September has arrived and although the days have been warm the nights are cold and with the weed beginning to die back and the water temperature dropping it seems its been a wake up call for the barbel that have, at last started to feed on our rivers.
It was a shame that a customer lost a very big fish earlier in the week, yet our determination paid of with a near double, however my latest customer, Ron gave me a real challenge as unable to rove around in the normal way, l had to locate some swims, very close to each other with a few close options. Instead of fishing the whole day, l suggested that we fish two afternoon to dusk sessions in the same week, the first being on Tuesday.
Arriving at 2pm we headed to a swim that, although l know contains barbel, seems to only produce after dark. Casting the pellet lead to showing gravel on the far bank we sat back and waited. After an hour nothing had happened but river work upstream saw the river colouring up and my confidence rose. Soon after the tip bounced round but the strike met thin air, a crafty chub l suspect. A swim downstream is usually difficult to approach in bright sunshine due to your shadow being thrown across the river and being very shallow the fish normally see you before you see them, however the coloured water created an opportunity not to be missed and after a few minutes Ron found himself playing a three pound chub. Moving to another swim it took around fifteen minutes for a three-foot twitch to happen and Ron found himself to his first Loddon barbel, not a monster but a barbel weighing 5lb 9oz. We could have moved but a barbel strangely hitting the surface made us stay and as we watched the tip were fortunate to have a kingfisher land in the tree just a couple of feet from us. The signs were there that fish were around and as dusk descended the tip bounced round in true chub fashion, yet they had the last laugh as both were missed. Three bites in just a few hours on the Loddon in bright sunshine, rare!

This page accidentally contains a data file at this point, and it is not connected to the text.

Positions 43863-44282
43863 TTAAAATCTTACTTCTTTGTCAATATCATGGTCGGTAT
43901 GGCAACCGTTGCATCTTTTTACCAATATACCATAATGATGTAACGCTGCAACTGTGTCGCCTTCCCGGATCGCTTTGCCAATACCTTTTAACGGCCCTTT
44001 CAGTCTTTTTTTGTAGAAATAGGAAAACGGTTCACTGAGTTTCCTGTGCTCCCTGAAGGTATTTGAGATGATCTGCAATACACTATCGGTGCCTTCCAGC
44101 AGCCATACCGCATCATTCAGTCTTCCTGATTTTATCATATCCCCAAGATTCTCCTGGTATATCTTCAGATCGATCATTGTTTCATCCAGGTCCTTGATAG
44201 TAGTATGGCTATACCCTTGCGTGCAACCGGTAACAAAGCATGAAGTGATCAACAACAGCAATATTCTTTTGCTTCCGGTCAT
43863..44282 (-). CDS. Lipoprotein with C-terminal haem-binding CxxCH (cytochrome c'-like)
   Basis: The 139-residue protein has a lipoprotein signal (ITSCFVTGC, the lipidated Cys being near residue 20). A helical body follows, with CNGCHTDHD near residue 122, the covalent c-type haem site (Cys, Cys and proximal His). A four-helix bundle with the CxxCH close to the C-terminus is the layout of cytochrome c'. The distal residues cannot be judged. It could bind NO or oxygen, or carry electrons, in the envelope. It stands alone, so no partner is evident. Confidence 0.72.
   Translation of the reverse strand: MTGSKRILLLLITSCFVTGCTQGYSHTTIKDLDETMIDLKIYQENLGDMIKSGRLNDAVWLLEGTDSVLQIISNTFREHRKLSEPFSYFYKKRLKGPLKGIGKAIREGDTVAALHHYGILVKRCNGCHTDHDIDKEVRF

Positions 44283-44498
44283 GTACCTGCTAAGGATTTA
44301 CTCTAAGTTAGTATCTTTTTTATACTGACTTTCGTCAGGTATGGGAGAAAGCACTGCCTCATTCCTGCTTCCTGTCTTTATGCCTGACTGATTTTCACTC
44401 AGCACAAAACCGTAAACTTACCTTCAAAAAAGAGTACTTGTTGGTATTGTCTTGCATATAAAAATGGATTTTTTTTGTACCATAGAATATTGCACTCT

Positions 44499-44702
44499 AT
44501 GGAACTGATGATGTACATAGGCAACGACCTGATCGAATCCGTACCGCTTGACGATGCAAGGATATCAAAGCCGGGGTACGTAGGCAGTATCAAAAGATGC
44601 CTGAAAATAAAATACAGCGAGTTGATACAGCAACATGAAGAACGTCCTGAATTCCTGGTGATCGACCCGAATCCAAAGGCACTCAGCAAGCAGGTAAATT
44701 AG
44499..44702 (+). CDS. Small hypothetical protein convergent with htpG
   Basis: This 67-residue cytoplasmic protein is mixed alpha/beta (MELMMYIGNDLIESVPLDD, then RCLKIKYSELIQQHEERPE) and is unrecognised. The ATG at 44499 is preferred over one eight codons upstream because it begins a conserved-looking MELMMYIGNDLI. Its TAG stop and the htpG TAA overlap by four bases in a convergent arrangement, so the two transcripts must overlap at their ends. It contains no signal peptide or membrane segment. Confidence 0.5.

We were back on Friday in great weather, albeit not brilliant for fishing. Rotating the same three swims we failed to get a response in the first. The second is what l call the banker swim and after dropping some bait in whilst fishing the first swim we made our way to it with expectation. Fifteen minutes past before the three foot twitch came and once again Ron found himself attached to a barbel, yet once again it wasn’t from the wished for monster, but one that weighed 5lb 5oz. Moving to the last we decided to sit it out till dusk as this swim gives the best opportunity of a real specimen, yet the tip moved just twice, the first from a minnow that had speared itself onto the hook and the second from an over enthusiastic roach of around 6oz.
To land two barbel in two short afternoon session was a real result and proves that you don’t have to fish after dark to catch them. Well done Ron, you’re a natural!